Ships of Queen Victoria's Navy called into English Harbour for self-refits and for collecting stores (1878). Then steam ships became too large for the harbour and the Dockyard was finally closed down (see1889). Throughout this period the Commissioner's House (also known as Clarence House) was used as a country residence for the Governors of the Leeward Islands (c. 1887).





1889 – 1930 Desertion and Decay                            


Royal Naval warships continued to visit English Harbour into the 20th century where self refits were carried out by their own crews (1890), as at this time the only employee at the Yard was a Caretaker. No maintenance of the buildings took place, so decay began to set in. The Admiralty transferred the ownership of the Dockyard to the Government of Antigua (1906). The Dockyard nearly became a sugar factory for the Willoughby Bay sugar growing division (1914). Thankfully this plan was turned down by the Government. During the First World War, sporadic training was carried out here by the Defence Force and other military units. Damage was wreaked by a strong hurricane in 1928, but may have been of some benefit, as in 1930 the Governor of the Leeward Islands took pity and started some restoration work.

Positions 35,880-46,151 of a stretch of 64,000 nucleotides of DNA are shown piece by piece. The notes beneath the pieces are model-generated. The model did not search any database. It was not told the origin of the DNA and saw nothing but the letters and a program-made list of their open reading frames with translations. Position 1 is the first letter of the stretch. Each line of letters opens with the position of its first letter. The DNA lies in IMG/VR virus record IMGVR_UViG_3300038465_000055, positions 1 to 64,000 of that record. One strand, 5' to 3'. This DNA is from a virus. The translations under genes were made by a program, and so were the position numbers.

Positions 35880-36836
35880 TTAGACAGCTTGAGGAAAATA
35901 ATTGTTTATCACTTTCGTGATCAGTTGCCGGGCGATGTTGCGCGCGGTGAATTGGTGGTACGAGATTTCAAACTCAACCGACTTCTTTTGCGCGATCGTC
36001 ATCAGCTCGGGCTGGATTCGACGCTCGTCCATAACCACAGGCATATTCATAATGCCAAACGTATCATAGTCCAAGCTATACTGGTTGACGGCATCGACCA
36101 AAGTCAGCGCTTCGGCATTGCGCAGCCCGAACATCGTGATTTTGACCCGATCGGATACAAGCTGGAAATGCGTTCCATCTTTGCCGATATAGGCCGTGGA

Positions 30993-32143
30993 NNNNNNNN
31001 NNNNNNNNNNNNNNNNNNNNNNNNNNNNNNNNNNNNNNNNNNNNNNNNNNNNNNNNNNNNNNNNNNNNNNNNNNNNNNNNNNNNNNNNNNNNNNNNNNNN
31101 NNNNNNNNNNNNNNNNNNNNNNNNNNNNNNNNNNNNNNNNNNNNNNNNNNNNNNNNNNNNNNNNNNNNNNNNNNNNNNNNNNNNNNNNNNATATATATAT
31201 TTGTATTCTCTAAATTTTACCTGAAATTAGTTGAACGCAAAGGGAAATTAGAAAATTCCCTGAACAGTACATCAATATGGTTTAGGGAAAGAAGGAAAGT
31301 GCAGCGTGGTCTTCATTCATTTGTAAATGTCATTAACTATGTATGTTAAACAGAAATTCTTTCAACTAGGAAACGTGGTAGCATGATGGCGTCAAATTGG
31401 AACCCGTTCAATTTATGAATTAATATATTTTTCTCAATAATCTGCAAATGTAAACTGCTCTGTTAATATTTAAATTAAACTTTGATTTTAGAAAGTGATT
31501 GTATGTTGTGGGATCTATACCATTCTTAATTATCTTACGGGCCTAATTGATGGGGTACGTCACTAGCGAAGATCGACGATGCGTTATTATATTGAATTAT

1930 – 1950 First Attempts at Restoration